It is trivial to export an internal bridi negation expressed with “na” to the prenex, as we saw in Section 9; you just move it to the left end of the prenex. In comparison, it is non-trivial to export a “naku” to the prenex because of the quantifiers. The rules for exporting “naku” require that you export all of the quantified variables (implicit or explicit) along with “naku”, and you must export them from left to right, in the same order that they appear in the sentence. Thus Example 11.4 goes into prenex form as:

11.10) su'oda poi verba ku'o naku
            su'ode poi ckule zo'u da klama de
       For some X which is a child, it is not the case that
            there is a Y which is a school such that: X goes to Y.

We can now move the “naku” to the left end of the prenex, getting a contradictory negation that can be expressed with “na”:

11.11) naku roda poi verba
            su'ode poi ckule zo'u da klama de
       It is not the case that for all X’s which are children,
            there is a Y which is a school such that: X goes to Y.
from which we can restore the quantified variables to the sentence, giving:
11.12) naku zo'u roda poi verba cu klama su'ode poi ckule
       It is not the case that all children go to some school.
or more briefly
11.13) ro verba cu na klama su'o ckule
       All children [false] go-to some school(s).

As noted in Section 5, a sentence with two different quantified variables, such as Example 11.13, cannot always be converted with “se” without first exporting the quantified variables. When the variables have been exported, the sentence proper can be converted, but the quantifier order in the prenex must remain unchanged:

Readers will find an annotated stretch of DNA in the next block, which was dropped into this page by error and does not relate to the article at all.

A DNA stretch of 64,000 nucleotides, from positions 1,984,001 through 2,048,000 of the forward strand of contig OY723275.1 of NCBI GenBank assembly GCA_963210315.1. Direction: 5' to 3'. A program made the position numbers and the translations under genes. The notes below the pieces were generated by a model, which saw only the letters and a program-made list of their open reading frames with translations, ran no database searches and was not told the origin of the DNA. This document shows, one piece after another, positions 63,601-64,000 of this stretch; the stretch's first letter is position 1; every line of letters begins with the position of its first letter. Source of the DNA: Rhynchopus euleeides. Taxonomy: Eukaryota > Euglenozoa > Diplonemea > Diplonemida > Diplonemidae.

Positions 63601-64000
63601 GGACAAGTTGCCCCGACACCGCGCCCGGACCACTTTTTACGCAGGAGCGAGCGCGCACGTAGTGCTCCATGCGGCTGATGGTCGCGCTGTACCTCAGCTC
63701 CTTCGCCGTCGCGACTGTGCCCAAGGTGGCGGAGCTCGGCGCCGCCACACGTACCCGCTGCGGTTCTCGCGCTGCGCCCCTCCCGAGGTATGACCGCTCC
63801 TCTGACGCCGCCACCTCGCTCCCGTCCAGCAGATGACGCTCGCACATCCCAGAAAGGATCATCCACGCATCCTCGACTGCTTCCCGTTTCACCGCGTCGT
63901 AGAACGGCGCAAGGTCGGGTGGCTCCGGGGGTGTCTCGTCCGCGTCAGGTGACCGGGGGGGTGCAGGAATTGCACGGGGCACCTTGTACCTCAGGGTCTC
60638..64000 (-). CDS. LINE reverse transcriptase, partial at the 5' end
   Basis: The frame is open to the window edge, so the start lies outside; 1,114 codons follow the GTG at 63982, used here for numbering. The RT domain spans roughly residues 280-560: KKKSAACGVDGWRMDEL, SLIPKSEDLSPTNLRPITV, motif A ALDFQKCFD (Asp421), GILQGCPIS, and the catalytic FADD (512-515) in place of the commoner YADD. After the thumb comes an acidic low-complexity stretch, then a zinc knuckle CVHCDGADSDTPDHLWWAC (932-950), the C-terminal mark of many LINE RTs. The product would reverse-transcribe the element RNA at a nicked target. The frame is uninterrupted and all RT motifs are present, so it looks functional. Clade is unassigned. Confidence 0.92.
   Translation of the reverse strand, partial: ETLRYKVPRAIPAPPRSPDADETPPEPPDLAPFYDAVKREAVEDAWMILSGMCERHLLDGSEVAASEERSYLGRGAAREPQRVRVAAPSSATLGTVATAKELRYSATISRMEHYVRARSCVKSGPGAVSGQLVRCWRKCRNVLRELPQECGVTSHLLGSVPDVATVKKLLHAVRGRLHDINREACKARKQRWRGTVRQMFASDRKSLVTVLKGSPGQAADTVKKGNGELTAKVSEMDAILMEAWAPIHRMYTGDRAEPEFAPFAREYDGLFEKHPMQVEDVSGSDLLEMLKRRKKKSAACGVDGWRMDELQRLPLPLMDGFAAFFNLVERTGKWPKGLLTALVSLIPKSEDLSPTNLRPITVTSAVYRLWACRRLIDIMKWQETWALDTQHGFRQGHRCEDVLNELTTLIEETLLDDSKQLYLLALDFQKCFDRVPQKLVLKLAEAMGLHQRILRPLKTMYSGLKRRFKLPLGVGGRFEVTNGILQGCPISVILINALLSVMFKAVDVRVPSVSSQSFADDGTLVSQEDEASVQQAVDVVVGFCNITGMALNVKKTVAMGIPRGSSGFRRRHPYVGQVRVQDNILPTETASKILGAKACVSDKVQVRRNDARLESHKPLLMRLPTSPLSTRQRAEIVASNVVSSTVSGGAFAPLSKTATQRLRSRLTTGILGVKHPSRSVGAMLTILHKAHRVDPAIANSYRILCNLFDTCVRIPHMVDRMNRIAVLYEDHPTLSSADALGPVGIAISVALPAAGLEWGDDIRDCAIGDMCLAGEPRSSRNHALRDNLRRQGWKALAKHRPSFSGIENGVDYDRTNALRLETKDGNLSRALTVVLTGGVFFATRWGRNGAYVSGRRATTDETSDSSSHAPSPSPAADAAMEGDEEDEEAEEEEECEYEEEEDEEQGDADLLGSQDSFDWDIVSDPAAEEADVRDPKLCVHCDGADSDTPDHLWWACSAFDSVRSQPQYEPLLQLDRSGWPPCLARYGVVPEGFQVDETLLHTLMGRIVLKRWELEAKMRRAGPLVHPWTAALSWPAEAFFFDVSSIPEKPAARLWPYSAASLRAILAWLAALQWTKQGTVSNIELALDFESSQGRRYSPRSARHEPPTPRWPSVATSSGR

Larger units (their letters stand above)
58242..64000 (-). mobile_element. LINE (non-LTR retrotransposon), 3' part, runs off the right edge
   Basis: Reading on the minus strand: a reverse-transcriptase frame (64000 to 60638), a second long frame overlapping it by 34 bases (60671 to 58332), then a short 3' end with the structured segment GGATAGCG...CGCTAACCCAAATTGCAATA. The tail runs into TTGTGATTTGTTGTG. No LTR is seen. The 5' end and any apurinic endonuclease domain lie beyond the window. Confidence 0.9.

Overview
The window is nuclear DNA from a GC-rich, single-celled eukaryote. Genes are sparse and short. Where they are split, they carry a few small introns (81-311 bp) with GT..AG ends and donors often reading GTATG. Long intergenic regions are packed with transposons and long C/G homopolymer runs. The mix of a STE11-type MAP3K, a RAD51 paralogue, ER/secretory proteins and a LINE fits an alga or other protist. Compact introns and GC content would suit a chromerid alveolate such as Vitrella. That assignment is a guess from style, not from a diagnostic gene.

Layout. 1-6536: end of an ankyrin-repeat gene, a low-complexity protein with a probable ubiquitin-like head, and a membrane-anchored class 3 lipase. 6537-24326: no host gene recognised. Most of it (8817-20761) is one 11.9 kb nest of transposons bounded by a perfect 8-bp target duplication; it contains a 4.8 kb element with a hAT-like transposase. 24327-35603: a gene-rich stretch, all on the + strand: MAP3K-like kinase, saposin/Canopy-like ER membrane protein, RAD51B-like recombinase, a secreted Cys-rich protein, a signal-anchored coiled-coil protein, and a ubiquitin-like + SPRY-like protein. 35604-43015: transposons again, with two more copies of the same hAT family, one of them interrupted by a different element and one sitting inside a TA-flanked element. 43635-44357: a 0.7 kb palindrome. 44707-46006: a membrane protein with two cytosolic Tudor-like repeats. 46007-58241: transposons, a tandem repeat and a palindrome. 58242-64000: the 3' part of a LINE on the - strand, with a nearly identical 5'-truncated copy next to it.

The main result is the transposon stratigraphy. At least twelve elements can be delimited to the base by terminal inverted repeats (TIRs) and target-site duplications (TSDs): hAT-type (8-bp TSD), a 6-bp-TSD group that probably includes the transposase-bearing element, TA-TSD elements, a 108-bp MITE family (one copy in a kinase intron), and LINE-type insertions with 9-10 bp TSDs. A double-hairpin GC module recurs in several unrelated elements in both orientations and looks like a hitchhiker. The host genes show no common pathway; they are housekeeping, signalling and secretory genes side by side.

11.14) roda poi verba
            su'ode poi ckule zo'u de na se klama da
       It is not the case that for all X’s which are children,
            there is a Y which is a school such that: Y is gone to by X.

While you can’t freely convert with “se” when you have two quantified variables in a sentence, you can still freely move sumti to either side of the selbri, as long as the order isn’t changed. If you use “na” negation in such a sentence, nothing special need be done. If you use “naku” negation, then quantified variables that cross the negation boundary must be inverted.

Clearly, if all of Lojban negation was built on “naku” negation instead of “na” negation, logical manipulation in Lojban would be as difficult as in natural languages. In Section 12, for example, we’ll discuss DeMorgan’s Law, which must be used whenever a sumti with a logical connection is moved across a negation boundary.

Since “naku” has the grammar of a sumti, it can be placed almost anywhere a sumti can go, including “be” and “bei” clauses; it isn’t clear what these mean, and we recommend avoiding such constructs.

You can put multiple “naku”s in a sentence, each forming a separate negation boundary. Two adjacent “naku”s in a bridi are a double negative and cancel out:

11.15) mi naku naku le zarci cu klama

Other expressions using two “naku”s may or may not cancel out. If there is no quantified variable between them, then the “naku”s cancel.

Negation with internal “naku” is clumsy and non-intuitive for logical manipulations, but then, so are the natural language features it is emulating.